I can only hope your attitude isn’t widely shared in the Episcopal Church. If it is, the effort to establish this Network for conservative Episcopalians (which I had been opposing) is absolutely justified.
In the first place, of the nine dioceses that are part of the network, six of them ordain women as priests; only three of them do not.
And I implied nothing more or less than that.
you presume that anyone who opposes the ordination of women is a sexist and doesn’t respect the dignity of every human being.
I don’t speak for the ECUSA in this, just myself. But if one judges the fitness of a person to do a job based solely on their gender, and finds that person lacking purely due to their gender, then that’s the definition of sexism. And to be sexist, racist or (in my opinion) homophobic is to not respect the dignity of many of your fellow human beings.
Third, let those three dioceses go unless they conform now; they have no place in the Episcopal Church. (It is, of course, an open question who gets the property — we’ll let the lawyers sort that out.)
If it were up to me, yes - I’d be much more proactive in enforcing our Canons in those three dioceses. I find the attitude of these three bishops, quite frankly, an embarrassment to us. I’d feel exactly the same way if they refused to ordain people of color. And yes, I am old enough to remember when people of color were not welcome in most Episcopal Churches…
But no, I don’t want these dioceses to leave and never implied that I did. It would be a tragedy for the church. My beef is with their bishops, not with every Episcopalian resident there (I’m not so simple minded as to think that, for example, every church member in Ft. Worth is sexist. I know for a fact that they’re not :)
BTW, the property question isn’t that open. Heard of the “Dennis Canon” by chance ? (though I am aware that such cases aren’t completely open and shut, and as they say on the Internet, “I Am Not A Lawyer”)
You’re also are making snap judgements about my “attitude.” I think the ECUSA should have plenty of room for “conservatives” - as long as they don’t try to shove their beliefs down everyone else’s throats and agree to abide by their ordination vows to obey the Constitution and Canons of this church.
We have many thoughtful and honorable conservatives in the Episcopal Church. I’d suggest reading pastoral letters and such written by the likes of +David Bane (Southern Virginia), +Don Johnson (West Tenn.) and +Herbert Thompson (Southern Ohio). They somehow manage to maintain collegial relationships with their fellow bishops, attend HoB meetings, and work to build up the church - all from a conservative viewpoint, without being members of an organization attempting to supplant or tear down our church (the AAC/”Network”).
In closing, I apologize if I came across as, well, “very worked up” about this. I do feel quite passionately about these issues and am also resident in one of those nine diocese you mention. Unless you are a mainstream Episcopalian in one of those places, you have absolutely no idea what a hostile environment it is becoming. The AAC-types are trying to drive out, or simply disenfranchise & silence, anyone who doesn’t toe their line. It can really be quite discouraging.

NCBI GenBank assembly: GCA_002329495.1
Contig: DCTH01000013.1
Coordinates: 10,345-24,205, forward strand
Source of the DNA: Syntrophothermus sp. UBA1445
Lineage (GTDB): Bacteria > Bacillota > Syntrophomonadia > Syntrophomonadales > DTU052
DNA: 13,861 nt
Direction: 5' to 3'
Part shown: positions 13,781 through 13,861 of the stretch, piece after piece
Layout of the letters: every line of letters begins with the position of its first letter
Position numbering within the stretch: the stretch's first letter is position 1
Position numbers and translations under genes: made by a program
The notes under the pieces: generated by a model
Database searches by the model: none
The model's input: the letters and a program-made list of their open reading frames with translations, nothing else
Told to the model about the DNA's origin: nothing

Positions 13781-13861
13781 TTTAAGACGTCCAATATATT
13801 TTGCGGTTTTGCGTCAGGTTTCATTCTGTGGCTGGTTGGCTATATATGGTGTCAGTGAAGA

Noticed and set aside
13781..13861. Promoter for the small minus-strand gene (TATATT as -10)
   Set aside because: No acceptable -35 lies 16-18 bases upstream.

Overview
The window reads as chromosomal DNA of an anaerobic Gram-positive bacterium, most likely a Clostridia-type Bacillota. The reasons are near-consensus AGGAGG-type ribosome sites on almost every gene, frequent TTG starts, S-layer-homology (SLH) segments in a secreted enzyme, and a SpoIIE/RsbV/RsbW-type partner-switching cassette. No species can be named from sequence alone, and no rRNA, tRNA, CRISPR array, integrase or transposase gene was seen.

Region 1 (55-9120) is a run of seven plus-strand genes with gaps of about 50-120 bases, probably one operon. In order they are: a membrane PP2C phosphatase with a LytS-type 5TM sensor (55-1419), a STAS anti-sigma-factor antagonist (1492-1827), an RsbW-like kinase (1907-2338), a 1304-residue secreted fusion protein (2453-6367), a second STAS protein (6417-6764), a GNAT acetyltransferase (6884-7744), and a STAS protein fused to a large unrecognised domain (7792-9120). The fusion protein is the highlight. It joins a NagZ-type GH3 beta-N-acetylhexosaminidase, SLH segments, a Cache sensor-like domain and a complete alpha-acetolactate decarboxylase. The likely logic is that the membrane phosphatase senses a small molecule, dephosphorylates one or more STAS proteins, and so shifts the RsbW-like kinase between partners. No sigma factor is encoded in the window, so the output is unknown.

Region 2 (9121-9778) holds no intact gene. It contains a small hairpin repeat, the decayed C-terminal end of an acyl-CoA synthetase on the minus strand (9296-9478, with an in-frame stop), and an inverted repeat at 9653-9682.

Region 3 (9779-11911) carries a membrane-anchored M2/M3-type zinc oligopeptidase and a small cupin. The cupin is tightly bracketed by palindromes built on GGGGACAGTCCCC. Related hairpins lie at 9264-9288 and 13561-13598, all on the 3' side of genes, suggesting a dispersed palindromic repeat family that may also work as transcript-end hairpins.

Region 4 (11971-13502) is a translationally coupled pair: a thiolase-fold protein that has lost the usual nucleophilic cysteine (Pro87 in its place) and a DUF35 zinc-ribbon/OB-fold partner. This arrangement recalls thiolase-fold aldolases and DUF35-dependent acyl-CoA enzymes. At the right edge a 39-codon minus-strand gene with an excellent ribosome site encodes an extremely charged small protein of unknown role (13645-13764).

If I have given a snap judgment, based on your refusal to tolerate those bishops, I apologize. I don’t know you, of course, and can’t judge you based on a few comments in a blog.
I find some irony in your post, and have a much too long response to them. I especially refers to the comments:
“I think the ECUSA should have plenty of room for “conservatives” - as long as they don’t try to shove their beliefs down everyone else’s throats and agree to abide by their ordination vows to obey the Constitution and Canons of this church.”
“I’d be much more proactive in enforcing our Canons in those three dioceses.”
You realize, of course, that until 1997, those canons did not apply to dioceses that objected due to conscience and their traditional theology. The recent determination to enforce those canons is, to speak frankly, the way the majority has determined to shove their beliefs down the traditionalists’ throats.
I believe several of those bishops were already in place before 1997. The Canons changed after they were elected, to something they felt they could not in good conscience obey. They also were duly elected in their dioceses, as was Robinson, and possibly reflect the views of the majority of the people in their respective dioceses. If the liberal Episcopalians cannot tolerate the more conservative bishops, how can they expect the conservative ones to tolerate Robinson? They are, after all, greatly embarrassed by him in ecumenical circles. Maybe these bishops are sexists (or at least, their position on this issue is sexist – in other ways, it is quite possible that they are very respectful of the dignity of women). Are they and the people they represent therefore unworthy of being treated with dignity and rightfully pushed into positions that violate their convictions?
The idea of enforcing these changes on those who don’t accept is comical. The Episcopal Church doesn’t have field marshals and guns, and has little leverage for such coercion. Then there is this matter of religious liberty. Forcing compliance in matters of faith smacks of the Inquisition, and the days of the Inquisition are long gone. It is no surprise that the attempts have been so ineffective, and it is a pity the Episcopal Church gave up on the idea of reception for women’s ordination when they were only three dioceses short of full agreement. They appear to have substituted a process that was working, though slowly, for a process that can’t possibly work and causes tremendous alienation.